Researchers, policy-makers and community representatives will come together on a mission to improve the state’s literacy levels at the University of Tasmania this week.
Early years literacy will be the focus of the two-day Cuthill Family Foundation Literacy Roundtables at Inveresk on August 29-30.
The symposium will look at ways to support educators, services, policy-makers and the broader community with new insights into literacy learning and outcomes for young children and their families in Tasmania.
“Literacy in our increasingly complex society involves much more than reading and writing,” Professor of Early Years Education Iris Duhn said.
“Research tells us that we urgently need to address literacy as the ability to create meaning from a wide range of sources, to put information together in complex ways, and to differentiate ‘fake’ from ‘authentic’.
“These are some of the new skills our children will need, and we are excited by the conversations the Roundtables will generate for early years literacies in Tasmania.”
Hosted by the School of Education, the roundtables will bring together researchers, educators, key local and national organisations, allied health professionals and community-based literacy programs.
“By coming together, we can provide an opportunity for participants to share their perspectives, knowledge and experiences of strengths and barriers to building strong literacy outcomes here in Tasmania,” Lecturer in Early Childhood Education Dr Lauren Armstrong said.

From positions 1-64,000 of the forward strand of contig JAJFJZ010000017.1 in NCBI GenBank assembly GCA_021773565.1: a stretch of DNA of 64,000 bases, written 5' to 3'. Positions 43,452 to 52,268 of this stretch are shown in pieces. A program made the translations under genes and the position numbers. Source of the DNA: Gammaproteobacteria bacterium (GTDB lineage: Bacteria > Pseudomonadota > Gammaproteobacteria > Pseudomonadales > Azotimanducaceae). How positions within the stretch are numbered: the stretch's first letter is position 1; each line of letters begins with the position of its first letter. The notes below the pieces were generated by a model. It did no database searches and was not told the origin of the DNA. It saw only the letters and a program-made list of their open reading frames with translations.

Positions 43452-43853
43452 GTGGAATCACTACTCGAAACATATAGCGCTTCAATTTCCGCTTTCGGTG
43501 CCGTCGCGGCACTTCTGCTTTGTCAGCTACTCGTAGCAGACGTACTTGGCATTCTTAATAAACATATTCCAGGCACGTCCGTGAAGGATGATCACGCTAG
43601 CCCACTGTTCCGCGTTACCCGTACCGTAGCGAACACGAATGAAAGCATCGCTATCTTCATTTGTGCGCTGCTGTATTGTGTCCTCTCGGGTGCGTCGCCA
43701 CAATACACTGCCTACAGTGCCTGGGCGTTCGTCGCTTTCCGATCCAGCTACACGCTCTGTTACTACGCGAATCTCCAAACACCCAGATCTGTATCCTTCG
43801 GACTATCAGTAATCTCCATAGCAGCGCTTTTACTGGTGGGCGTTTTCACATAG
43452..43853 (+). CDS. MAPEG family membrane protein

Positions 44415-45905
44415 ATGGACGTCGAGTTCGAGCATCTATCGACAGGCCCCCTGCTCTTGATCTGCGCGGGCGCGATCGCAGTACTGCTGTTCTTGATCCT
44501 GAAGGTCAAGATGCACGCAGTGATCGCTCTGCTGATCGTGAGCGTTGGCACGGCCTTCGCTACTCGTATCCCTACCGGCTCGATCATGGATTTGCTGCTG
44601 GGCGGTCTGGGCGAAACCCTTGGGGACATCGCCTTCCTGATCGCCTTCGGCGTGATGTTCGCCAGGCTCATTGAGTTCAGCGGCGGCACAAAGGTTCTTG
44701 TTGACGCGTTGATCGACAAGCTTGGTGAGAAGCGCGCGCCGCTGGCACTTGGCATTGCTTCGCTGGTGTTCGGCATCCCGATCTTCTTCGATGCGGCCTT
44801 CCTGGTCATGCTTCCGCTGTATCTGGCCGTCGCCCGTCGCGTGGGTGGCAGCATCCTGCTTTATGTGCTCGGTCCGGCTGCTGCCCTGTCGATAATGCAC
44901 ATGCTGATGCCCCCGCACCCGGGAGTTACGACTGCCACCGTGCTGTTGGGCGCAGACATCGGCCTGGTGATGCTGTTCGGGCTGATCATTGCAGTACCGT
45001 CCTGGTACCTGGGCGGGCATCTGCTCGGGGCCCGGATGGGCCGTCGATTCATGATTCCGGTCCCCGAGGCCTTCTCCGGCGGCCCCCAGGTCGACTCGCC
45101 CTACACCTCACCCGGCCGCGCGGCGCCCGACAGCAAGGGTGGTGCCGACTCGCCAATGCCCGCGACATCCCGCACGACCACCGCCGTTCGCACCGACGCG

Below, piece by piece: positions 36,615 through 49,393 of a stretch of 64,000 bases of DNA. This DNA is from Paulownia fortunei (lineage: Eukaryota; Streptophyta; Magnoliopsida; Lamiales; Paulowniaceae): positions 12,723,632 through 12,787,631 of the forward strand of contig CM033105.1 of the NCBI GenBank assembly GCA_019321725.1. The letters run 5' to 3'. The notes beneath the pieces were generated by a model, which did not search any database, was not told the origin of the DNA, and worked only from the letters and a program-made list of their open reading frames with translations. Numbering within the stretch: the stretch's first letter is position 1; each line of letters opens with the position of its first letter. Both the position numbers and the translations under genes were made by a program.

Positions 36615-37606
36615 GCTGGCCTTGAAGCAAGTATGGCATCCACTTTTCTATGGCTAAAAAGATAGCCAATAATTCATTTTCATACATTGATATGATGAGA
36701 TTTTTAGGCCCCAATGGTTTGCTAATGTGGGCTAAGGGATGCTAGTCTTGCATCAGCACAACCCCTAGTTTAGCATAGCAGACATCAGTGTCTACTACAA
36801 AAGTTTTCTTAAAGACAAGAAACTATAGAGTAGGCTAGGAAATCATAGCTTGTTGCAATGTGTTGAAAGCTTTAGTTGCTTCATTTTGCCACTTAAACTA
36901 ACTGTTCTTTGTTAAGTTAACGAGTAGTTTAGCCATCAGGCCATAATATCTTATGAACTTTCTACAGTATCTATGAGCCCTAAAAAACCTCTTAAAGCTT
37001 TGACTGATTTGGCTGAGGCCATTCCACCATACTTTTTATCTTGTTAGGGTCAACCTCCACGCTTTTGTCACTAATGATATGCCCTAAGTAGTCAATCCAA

“There is growing evidence to support the benefits of a holistic, multi-disciplinary and community-wide approach to understanding the complexities of early literacy development and enhancing outcomes for all Tasmanian children and their families.”
Panellists will include early years experts from the University of Tasmania, Monash and Murdoch Universities, Aboriginal literacy specialists and government representatives, as well as early education, care and health providers.
In two roundtable discussions, participants will explore the concepts of Tasmanian early years literacies, place-based and diverse literacies, and the role of local storytelling.
The Cuthill Family Foundation is an independent philanthropic fund established by Harvey and Suzanne Cuthill. The Board now comprises three generations of Cuthill family members. The Foundation is based in Tasmania and has an ongoing commitment to engage with local projects around education, health, the environment and the arts.
The Cuthill Family Foundation Literacy Roundtables take place on August 29-30. Members of the public can view the event online by registering at utas.edu.au/events.